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Gary Kraftsow Explains It All

Lia Aprile

Full disclosure: I am a yoga teacher, and it’s very possible that I’ve felt a little, um…scoff-y about “yoga therapy” in the past. I’m not admitting anything outright; I’m just saying it’s possible. Because, come on, “yoga therapy”…what is that, even? I imagined that, at best, it might involve sitting in a therapist’s office (all brown leather couches and impressionist paintings of storms) being prescribed some count of down-dogs as remedy for my troubles. Or, at worst, being taken into one of those tiny white “Physical Training” rooms at a doctor’s office and being given postures to perform that LOOKED like yoga, but were actually devoid of the magic and divinity of the practice I have come to know and love.

Well, I have just learned that I was W. R. O. N. G., wrong, wrong, wrong-o about what yoga therapy is, and what it has the potential to do. And my apologies to all yoga therapists out there for my secret suspicion that what they were doing wasn’t quite yoga. Turns out, it is actually more “yoga” than most of the “yoga” that one might find in a traditional western-style class. And how did I reach this stunning change of perspective? Well, by listening to the profound and awesome wise-ness of one Gary Kraftsow in his two-part talk today entitled “Yoga Therapy: Ancient Insights for Modern Healing.”

I’m going to say right away that this guy is a regular font of knowledge and, if you want to go deep (I mean real deep) into the yoga therapy medium, you should check out Gary Kraftsow in the YogaHub community (where there are links to his books and DVDs for sale) and his website, where you can find out about upcoming trainings with Gary.

So, here is the role of the yoga therapist, in a nutshell (as I can figure it). Drawing on many of the ancient teachings of yoga, in particular that what we ARE is not our body or our jobs or our relationships or, in the case of illness or depression, our diagnosis – but instead what we are is the unchanging, ever-present consciousness or atman – the yoga therapist works with patients in a clinical setting to either heal or manage dis-ease (in all its many forms). But, that’s not all!! In addition to the philosophical underpinnings of yoga, the yoga therapist also draws on the anatomical and physiological precepts of the practice – mainly that, through the breath and mantra and asana, we can change and improve our thoughts, mood and physical well-being – and he or she uses these tools to additionally support patients in coping with and treating illness.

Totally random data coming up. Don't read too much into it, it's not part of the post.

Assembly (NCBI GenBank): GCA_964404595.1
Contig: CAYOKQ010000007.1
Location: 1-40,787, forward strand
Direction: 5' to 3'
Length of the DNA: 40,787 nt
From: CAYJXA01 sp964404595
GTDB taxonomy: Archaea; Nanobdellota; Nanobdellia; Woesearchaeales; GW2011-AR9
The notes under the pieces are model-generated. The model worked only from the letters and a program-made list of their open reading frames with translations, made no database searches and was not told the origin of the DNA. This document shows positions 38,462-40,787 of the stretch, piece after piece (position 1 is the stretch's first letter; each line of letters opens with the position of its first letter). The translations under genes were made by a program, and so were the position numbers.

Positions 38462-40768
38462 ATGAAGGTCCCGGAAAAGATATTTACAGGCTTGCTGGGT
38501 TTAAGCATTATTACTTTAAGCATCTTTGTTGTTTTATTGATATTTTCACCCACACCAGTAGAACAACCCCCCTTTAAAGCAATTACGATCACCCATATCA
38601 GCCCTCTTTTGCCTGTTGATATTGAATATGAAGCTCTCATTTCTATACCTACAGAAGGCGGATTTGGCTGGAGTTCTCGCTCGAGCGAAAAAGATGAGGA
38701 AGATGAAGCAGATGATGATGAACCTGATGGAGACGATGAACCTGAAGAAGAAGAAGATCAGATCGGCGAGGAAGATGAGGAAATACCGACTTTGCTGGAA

Phew, that’s a mouthful! And I’m not even scratching the surface, I promise you, of the depth of knowledge Gary put forth today.

The description he gave of the work that a yoga therapist does really just blew open all of my preconceptions as to what this yoga therapy thing was. I can actually go to a yoga practitioner/teacher/therapist who can both “prescribe” a practice that can help to open me where I’m stuck and AND who can remind me that I am not my (fill in the blank)?! Sign. Me. Up.

It was an incredible thing to listen to Gary speak – having his words beamed into my living room via this incredible medium that is the Virtual World Yoga Conference – and realize that not only is our means of communicating the wisdom of yoga growing and changing, but yoga itself is taking on all of these new and modern forms. The work that Gary Kraftsow does, coined as Viniyoga, is on the cutting edge, not just of yoga science, but also of western science. He pointed out again and again that he and his colleagues are doing as much work as they can, using western medical models of clinical trial and evaluation to prove, in language that even strictly stethoscope and prescription ears can hear, that yoga is a powerful tool in the medical world.

It all felt very 2011.

So, if you’re a yoga teacher who wants to work more closely with people in need of healing, or you’re a healing professional who wants to add in a little bit of magic yoga juice to your work, definitely check out Gary Kraftsow and Viniyoga. From what I can tell from cruising around on his website, he does events, workshops and trainings all year round.

  • Lia is a writer, actress, yoga teacher and the creator of Shanti Town, a blog about yoga, but mostly about life (the messy kind). Please contact Lia Aprile through the YogaHub community.

    [tags]gary kraftsow, virtual world yoga conference, viniyoga, yoga therapy, yoga therapist, American Viniyoga Institute[/tags]

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